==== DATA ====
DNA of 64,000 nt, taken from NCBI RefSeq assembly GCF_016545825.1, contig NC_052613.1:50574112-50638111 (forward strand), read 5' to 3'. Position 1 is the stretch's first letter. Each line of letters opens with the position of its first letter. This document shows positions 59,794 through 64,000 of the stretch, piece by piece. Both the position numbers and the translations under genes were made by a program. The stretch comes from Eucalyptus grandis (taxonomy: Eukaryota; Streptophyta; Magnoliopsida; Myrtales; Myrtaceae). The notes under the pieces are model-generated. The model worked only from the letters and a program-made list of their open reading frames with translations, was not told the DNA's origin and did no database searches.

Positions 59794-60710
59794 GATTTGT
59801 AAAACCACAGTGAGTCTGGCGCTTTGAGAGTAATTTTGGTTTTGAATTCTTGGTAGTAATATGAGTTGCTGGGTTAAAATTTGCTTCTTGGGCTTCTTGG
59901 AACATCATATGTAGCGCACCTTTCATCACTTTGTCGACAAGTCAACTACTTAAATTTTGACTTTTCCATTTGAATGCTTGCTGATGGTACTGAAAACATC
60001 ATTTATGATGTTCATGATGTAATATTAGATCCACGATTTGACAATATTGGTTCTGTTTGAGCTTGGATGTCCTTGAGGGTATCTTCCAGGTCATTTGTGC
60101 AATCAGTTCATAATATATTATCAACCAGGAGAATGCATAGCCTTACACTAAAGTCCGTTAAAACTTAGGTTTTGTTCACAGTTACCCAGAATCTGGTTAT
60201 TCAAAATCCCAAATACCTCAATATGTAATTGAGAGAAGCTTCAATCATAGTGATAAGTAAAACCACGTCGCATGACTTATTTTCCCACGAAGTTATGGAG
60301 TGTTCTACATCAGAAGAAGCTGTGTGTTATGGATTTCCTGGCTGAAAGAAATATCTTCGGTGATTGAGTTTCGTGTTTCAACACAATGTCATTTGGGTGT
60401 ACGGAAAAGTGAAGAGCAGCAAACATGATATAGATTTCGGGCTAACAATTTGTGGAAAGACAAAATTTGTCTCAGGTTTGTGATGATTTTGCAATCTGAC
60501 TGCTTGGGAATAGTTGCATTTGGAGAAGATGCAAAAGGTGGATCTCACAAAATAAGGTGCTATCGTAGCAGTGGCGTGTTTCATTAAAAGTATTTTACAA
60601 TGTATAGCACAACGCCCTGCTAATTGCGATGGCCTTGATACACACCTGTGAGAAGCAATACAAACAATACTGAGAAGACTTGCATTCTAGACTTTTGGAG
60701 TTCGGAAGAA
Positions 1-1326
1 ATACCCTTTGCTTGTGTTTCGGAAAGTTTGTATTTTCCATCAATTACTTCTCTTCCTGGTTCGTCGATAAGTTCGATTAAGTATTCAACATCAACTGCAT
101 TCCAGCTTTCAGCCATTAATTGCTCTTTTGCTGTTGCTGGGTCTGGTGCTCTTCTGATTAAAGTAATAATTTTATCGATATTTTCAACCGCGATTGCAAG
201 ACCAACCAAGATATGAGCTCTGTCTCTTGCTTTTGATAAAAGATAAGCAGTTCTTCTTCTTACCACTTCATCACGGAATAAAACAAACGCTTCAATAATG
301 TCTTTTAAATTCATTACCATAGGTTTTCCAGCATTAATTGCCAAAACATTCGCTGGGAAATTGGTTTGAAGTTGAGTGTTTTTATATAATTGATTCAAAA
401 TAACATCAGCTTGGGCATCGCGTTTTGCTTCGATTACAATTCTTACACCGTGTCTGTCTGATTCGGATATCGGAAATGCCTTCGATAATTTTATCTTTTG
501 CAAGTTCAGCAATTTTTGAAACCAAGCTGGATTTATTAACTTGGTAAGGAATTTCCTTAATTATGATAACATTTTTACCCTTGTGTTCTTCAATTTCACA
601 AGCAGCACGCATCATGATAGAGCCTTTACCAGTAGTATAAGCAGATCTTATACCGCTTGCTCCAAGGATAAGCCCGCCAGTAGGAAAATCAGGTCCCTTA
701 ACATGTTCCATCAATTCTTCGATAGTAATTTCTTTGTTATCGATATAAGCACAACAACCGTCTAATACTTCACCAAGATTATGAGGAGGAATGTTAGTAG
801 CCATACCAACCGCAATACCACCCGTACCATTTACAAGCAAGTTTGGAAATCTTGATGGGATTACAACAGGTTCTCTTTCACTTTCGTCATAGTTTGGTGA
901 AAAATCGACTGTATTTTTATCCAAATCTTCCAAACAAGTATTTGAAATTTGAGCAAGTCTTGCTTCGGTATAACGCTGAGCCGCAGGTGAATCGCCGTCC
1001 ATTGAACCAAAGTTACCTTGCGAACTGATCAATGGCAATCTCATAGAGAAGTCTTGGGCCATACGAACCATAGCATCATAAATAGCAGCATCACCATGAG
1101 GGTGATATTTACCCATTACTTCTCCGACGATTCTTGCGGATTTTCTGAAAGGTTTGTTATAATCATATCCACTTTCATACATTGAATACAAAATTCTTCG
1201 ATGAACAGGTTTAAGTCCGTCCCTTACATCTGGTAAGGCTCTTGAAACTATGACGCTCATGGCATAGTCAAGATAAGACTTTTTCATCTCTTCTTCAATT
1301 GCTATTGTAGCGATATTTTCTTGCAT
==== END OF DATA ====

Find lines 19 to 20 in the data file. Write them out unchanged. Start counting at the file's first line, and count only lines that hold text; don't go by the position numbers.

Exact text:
401 TAACATCAGCTTGGGCATCGCGTTTTGCTTCGATTACAATTCTTACACCGTGTCTGTCTGATTCGGATATCGGAAATGCCTTCGATAATTTTATCTTTTG
501 CAAGTTCAGCAATTTTTGAAACCAAGCTGGATTTATTAACTTGGTAAGGAATTTCCTTAATTATGATAACATTTTTACCCTTGTGTTCTTCAATTTCACA